The education that we need to have begins in the home. We need to teach empathy to our children, and provide empathy to those who need it. If sympathy is what you offer someone when a loved one has passed (because you have also experienced a loss such as that), then empathy is that same sentiment, but offered to someone who is going through something you have not gone through, and wouldn’t know the first thing about going through. Just because we don’t understand the pain and suffering, doesn’t mean we should run away from the suffering, but run towards it instead. As a counselor, I embrace suffering because it is universal. If we could have turned back time for the hurting human to the point where his suffering began, something could have likely been done about it. We can no longer ignore people who are intent on hurting others as they have hurt, and we also need to realize that we cannot predict something as catastrophic as what has occurred. But the more we reach out in kindness, to offer our empathy and support to those who may not be able to offer it to themselves, and to teach our own young people that a life lost is a loss for us all, then maybe violence can become less of a headline grabber. In my mind, if everyone could experience the unconditional love that a cat or dog provides to their people, we could understand more about what empathy and compassion look like on a regular basis.

We can change access to weapons, call for reform, march in the streets, and demand change, but until we start giving each other respect, love, kindness, compassion, and empathy, we will not be able to make a difference. Any death is a loss, but if something could have been done to offer this hurting human a space to grieve his losses, he possibly may not have taken his hate out on others.

If you, or someone you know is contemplating suicide or taking your pain out on others, there is help. You can call the National Suicide Prevention Lifeline 24/7/365 at 1-800-273-8255 (TALK) to speak with a knowledgeable person who can link you up to your community’s resources. You are not alone in your hurting, and there is hope.

Namaste,

Angela

Pregnancy and Gender Awareness

As most of my clients know, I am pregnant and due in January 2016; although let’s be real…this baby will come whenever they please (yes, there’s only one…just trying to be gender neutral)! Aside from the many different pieces of advice, things to know and read and become “experts” on, as well as the “You’re going to do what with my what?!?” moments, it’s been pretty great so far. My husband, who is not a counselor, has also schooled me on a few things.

We spilled the proverbial beans about a month ago, and he has had many conversations and questions asked by his co-workers that got him thinking about gender and our child. As many people do, his co-workers have asked him, “So, are you finding out the gender?” This got him thinking, and his response was, “We’ll be finding out the sex”. When he was relaying this story to me, one pregnant sleepy evening, I said “That’s great honey”, not recognizing the profound statement he made in his male-dominated and more conservative work atmosphere. It wasn’t until the next morning when it hit me upside the head, the gravity of his minor, but significant change in verbage from “gender” to “sex” when it comes to finding out about our child. I, at first, was floored and proud, that my husband was educated enough to know the difference (I guess I can take some credit for that). Then my pride turned to shock (at myself) for not seeing the significance of how we, in our society, mix the words gender and sex so fluidly, without recognizing the vast differences in the words.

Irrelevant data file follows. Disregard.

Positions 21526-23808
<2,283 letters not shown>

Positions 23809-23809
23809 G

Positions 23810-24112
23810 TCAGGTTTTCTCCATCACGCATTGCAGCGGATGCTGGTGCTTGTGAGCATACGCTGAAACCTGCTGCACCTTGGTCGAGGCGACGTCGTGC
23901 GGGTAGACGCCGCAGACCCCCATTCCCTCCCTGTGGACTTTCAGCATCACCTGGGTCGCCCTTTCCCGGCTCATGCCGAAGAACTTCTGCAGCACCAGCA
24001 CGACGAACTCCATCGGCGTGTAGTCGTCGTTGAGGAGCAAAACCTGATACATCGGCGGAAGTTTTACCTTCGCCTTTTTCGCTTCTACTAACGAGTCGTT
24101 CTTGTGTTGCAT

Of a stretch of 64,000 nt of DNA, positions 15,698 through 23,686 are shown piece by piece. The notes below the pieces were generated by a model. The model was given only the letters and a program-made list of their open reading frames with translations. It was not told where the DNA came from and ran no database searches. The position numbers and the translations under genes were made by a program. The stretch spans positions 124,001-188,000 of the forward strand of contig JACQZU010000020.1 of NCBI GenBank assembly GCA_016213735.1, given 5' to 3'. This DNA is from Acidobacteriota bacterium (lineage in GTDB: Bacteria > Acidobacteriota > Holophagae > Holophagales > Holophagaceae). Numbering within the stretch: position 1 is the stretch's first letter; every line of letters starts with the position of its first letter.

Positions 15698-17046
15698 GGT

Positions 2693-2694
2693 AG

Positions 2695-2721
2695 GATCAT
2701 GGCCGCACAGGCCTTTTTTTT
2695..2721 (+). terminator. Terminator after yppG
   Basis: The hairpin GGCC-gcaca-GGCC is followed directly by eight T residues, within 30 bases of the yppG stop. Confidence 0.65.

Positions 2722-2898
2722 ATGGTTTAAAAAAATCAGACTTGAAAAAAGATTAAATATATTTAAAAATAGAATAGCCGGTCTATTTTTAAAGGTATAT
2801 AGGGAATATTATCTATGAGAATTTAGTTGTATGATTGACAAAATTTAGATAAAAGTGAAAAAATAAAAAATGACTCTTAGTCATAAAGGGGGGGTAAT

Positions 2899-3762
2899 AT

When I work with my trans clients, I emphasize to them the importance of sharing their own stories, educating their friends and family members, and also recognizing that people will “mess up”. But this time, my husband educated me! When it comes to the sex vs gender argument, the very simple answer is a “parts vs thoughts” definition. Sex is defined by the types of parts (genitalia) that we have externally, and gender is all about what types of thoughts we have as an individual, and how that relates to our “male-ness” or “female-ness”. So when I’ve been saying the gender of our baby, what I should have said was the sex of our baby. We will be finding out the sex (parts) of our child, but the child will have to let us know their gender beginning at ages 2-12. As both my husband and I are considered cisgender (we identify with the parts that we have as indicative of our thought/identity patterns), we will assume, unless stated differently, that our child will also be cis. If our child wants to play with Tonka trucks, but has girl parts, then that’s fine! If our child wants to play with Barbie dolls but has boy parts, that’s fine too (although my husband prefers that either gender will play with Legos).  Bravo to Target for recognizing this fact, and for more parents in our society not getting so up in arms about the types of toys their children play with. It was not that long ago that “kick the can” was a part of play, and that has nothing to do with gender.

Being blessed with a healthy child is all that we want as parents, and knowing that not all children are born, and remain healthy, it is our duty as parents to begin to recognize when things may be affecting them mentally/emotionally, and not just physically.  A staggering statistic that I have shared with many trans persons and parents of trans youth is that 41% of trans-identified people have attempted suicide. Yes, you read that correctly. 41%. That is 9 times the national average of persons who attempt suicide. If parents could learn to accept their children as people, not as damaged, wrong, or immoral because their inside doesn’t match the outside, that number could come dramatically down. I impress upon parents of trans youth that being trans is not a death sentence, but denying a trans person support, love, and help to confirm their gender identity could be, this usually gets their attention to look past the confusion, and learn to love the person that they’ve created.

We do not yet know the mechanism by which a person’s gender identity is formed in the womb, but we do know that it is not a choice, like where to eat lunch, and where to go to college. Being a parent of a child who is not yet here helps me see things a little differently, and just wanting a child who is healthy is more important than the parts or thoughts they have. There are many resources for people who are struggling to understand what their child, partner, friend, or co-worker are going through related to gender identity and transitioning, and I invite you to school yourselves on appropriate language to use, questions to ask (and to avoid), and how to support those who need your love.

Thanks to my husband for being the inspiration for this post (and to his lovely parents, who raised him well!), and for all of my trans and gender-nonconforming clients who continue to show me their courage and strength!

Human Rights Campaign

PFLAG

National Center for Transgender Equality

Equality Virginia

Virginia TIES conference – October 10, 2015